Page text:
Body-gripping traps are indiscriminate. Many companion dogs and cats have been caught, maimed or killed in these dreadful devices, and even with the help of frantic humans, they have died in shock and pain because these traps are nearly impossible to open without the correct key device to release the locking mechanism. These traps can and often do catch non-target wildlife species of no value to fur trappers, including birds and even rare and endangered animals. In Nevada, trappers are allowed to set such traps next to and even on trails used by hikers and hunters….and their dogs! And there is no set-back distance from communities (see our Testimonials section and you’ll see a recent example of a dog trapped just 50 yards from a housing development in the Reno city limits.)
We define “body-gripping traps” as leghold traps; neck snares; leg or foot snares; and Conibear and other traps designed to instantly kill by crushing the neck or torso of the animal. Some such devices may kill instantly but more often the victims suffer severe physical injury, psychological trauma, thirst, hypothermia, frost bite and predation.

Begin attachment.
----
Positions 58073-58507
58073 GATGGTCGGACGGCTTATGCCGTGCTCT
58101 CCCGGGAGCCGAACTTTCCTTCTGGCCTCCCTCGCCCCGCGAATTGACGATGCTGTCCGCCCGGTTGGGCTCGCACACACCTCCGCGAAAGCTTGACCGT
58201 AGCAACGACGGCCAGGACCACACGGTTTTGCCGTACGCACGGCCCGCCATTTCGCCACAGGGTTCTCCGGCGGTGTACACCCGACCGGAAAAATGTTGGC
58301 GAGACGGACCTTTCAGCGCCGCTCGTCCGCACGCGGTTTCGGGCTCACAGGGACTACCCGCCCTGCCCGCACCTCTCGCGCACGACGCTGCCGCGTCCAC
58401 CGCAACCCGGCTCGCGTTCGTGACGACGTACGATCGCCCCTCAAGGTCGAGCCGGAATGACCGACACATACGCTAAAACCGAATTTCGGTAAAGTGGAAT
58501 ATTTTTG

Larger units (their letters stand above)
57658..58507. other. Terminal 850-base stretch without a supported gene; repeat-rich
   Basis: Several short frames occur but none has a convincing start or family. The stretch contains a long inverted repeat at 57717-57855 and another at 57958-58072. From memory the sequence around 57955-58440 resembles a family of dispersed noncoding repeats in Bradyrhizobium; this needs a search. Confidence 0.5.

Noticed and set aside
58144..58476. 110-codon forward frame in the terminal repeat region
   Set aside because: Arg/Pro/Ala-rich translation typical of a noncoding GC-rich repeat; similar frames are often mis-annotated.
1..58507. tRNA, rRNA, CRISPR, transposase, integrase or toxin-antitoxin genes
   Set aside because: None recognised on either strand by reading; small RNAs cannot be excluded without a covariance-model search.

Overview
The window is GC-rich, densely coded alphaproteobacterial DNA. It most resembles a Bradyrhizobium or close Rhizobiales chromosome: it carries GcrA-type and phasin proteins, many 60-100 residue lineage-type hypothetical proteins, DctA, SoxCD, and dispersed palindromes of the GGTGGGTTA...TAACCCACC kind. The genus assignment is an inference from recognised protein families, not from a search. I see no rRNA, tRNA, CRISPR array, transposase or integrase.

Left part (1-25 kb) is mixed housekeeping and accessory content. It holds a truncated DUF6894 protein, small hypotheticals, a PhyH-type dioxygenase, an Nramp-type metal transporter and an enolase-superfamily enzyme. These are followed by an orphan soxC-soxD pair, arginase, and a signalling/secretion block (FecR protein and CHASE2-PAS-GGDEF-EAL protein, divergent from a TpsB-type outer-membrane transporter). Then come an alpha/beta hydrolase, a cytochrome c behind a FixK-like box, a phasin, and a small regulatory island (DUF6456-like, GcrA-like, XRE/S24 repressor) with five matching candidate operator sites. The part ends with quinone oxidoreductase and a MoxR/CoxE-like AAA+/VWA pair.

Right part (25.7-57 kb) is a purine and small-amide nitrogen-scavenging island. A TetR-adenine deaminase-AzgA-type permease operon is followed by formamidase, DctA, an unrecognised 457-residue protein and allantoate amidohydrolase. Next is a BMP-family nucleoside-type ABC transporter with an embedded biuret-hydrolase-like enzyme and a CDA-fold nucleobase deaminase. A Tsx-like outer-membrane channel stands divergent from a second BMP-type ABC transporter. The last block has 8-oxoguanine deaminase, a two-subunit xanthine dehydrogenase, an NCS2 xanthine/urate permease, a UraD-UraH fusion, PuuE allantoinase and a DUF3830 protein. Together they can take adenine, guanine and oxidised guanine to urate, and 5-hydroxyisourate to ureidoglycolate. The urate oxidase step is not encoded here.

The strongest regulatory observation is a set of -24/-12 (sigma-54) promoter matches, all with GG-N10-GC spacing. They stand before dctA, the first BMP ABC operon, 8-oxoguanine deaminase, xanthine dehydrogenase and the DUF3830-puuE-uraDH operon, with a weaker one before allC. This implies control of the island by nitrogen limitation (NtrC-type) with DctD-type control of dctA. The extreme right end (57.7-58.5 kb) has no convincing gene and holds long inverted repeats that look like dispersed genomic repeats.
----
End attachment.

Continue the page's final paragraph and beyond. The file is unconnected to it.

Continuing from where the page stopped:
Trappers have designed a class of “quick-kill” traps that supposedly kill instantly by slamming shut on an animal’s body, crushing vital organs. Like all traps, they don’t always work as planned, often with horrific results. The animal may enter a “quick-kill” trap the wrong way, and is partly crushed, and dies slowly. Snow and ice conditions can prevent proper closure. Aquatic mammals, like beavers, reflexively close off their air passages when submerged, and slowly suffocate while frantically trying to reach the surface, dying in terror without actually drowning. A beaver can take 20 minutes to die in such a “quick kill” trap.